How to position your portfolio
Even if prices are unmoored from fundamentals in pockets of the market, no one knows when the market will correct itself. Economist John Maynard Keynes’ 90-odd year old adage holds as true as ever: “The markets can stay irrational for longer than you can stay solvent”.
That said, if you are heavily exposed to US growth stocks it might be worth reallocating to less highly rated parts of the market. The technology-heavy Nasdaq Composite Index had its strongest performance for 11 years last year, finishing up 41 per cent. If you haven’t rebalanced your portfolio recently, you might have more exposure to the US than you realise.
Ben Yearsley, investment director at Shore Financial Planning, thinks Asian markets will do well over the next decade and suggests that investors with the right growth and risk profile could have 20 to 25 per cent of their equity exposure in emerging markets. He says a lot of capital left emerging markets when the pandemic hit, but flows back in have significantly picked up in the last couple of months. This, alongside well documented fundamentals such as growing economies and rising middle classes, should help stock prices. Investors should be aware, however, that as in the US, valuations of some of the giant Asian technology and internet companies also look stretched.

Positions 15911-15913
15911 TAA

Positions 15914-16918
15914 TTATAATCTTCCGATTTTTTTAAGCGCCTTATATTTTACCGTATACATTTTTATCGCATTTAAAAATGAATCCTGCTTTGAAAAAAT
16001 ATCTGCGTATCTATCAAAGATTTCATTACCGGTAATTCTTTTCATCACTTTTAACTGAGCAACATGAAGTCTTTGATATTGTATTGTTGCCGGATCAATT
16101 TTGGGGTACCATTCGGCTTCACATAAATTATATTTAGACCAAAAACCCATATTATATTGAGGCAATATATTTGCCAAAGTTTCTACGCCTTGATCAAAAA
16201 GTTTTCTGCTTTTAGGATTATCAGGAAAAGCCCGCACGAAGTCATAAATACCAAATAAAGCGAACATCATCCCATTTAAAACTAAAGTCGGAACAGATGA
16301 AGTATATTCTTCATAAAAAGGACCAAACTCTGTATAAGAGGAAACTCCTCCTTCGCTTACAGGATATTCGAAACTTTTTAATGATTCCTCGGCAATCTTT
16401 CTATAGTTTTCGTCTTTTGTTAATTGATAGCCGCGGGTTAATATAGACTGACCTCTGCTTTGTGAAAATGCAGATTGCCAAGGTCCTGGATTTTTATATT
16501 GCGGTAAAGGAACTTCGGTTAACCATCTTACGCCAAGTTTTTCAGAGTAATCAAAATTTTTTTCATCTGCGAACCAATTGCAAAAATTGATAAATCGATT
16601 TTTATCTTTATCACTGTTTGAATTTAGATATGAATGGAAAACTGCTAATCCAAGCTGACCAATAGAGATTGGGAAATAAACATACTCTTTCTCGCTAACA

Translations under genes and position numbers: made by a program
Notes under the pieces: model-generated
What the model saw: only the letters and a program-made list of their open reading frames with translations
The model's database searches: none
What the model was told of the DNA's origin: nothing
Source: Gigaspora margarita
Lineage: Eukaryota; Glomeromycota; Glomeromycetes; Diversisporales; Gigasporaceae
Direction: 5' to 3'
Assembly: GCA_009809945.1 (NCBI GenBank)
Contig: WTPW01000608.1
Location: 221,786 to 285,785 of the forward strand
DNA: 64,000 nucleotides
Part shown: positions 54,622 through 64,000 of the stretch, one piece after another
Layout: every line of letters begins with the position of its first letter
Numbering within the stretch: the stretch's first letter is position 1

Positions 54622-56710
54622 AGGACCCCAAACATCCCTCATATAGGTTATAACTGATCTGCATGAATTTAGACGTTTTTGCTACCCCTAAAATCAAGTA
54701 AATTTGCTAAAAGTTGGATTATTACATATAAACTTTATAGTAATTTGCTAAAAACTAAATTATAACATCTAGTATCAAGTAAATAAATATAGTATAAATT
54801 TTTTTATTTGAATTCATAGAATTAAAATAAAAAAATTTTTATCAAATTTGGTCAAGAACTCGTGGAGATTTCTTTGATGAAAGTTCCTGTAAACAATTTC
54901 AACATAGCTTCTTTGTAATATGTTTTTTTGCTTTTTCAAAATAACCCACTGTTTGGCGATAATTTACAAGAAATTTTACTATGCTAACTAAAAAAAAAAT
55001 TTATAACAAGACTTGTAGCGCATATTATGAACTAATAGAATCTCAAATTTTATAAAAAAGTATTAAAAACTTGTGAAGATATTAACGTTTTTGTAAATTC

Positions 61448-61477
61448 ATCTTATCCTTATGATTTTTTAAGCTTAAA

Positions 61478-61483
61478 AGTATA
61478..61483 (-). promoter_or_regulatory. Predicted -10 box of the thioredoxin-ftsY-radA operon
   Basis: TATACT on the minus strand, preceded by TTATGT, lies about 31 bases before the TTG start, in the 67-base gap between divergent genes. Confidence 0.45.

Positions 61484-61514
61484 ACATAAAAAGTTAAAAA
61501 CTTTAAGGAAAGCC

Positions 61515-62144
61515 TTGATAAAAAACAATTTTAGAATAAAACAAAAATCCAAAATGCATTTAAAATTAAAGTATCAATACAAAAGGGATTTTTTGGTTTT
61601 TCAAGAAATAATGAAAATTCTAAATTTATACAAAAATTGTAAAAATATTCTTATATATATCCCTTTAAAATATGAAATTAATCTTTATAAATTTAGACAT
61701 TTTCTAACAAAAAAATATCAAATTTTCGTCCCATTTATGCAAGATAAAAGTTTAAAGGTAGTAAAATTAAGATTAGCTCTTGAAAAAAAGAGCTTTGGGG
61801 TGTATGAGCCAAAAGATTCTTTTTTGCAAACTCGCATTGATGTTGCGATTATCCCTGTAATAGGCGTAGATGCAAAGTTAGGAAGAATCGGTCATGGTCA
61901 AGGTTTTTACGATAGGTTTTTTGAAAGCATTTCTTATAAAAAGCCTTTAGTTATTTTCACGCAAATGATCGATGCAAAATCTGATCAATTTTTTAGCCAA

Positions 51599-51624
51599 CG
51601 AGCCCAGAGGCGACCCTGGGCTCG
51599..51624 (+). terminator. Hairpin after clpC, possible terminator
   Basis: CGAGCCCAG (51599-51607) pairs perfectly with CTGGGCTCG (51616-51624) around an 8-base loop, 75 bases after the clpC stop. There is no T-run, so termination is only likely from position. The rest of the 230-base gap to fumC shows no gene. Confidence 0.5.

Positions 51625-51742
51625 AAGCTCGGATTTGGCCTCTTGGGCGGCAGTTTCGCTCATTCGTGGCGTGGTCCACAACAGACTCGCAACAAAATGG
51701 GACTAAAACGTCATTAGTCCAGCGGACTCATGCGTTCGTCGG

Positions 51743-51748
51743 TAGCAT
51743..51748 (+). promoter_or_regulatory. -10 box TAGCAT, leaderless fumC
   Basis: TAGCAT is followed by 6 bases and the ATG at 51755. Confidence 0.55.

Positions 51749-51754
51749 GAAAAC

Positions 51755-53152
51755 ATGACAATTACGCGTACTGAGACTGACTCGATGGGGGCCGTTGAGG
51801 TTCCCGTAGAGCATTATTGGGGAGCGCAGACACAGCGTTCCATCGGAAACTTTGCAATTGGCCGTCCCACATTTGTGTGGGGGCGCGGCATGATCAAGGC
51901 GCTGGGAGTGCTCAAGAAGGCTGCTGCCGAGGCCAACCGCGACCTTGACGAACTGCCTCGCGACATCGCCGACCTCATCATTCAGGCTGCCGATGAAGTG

While private investor portfolios often have too much of a home bias, Jason Hollands, managing director at Tilney, thinks the UK might be the “wild card performer” this year. Despite poorer long-term performance, the MSCI UK Index has kept pace with the MSCI World and MSCI USA indices over the past three months, and the UK is proving to be one of the better countries in terms of vaccine roll-outs. The cyclical-heavy UK market could bounce when the economy picks up and the UK might start attracting more investment now a Brexit deal has been achieved. Japan, meanwhile, has performed well over the past year and should be a beneficiary of a recovery in the global economy.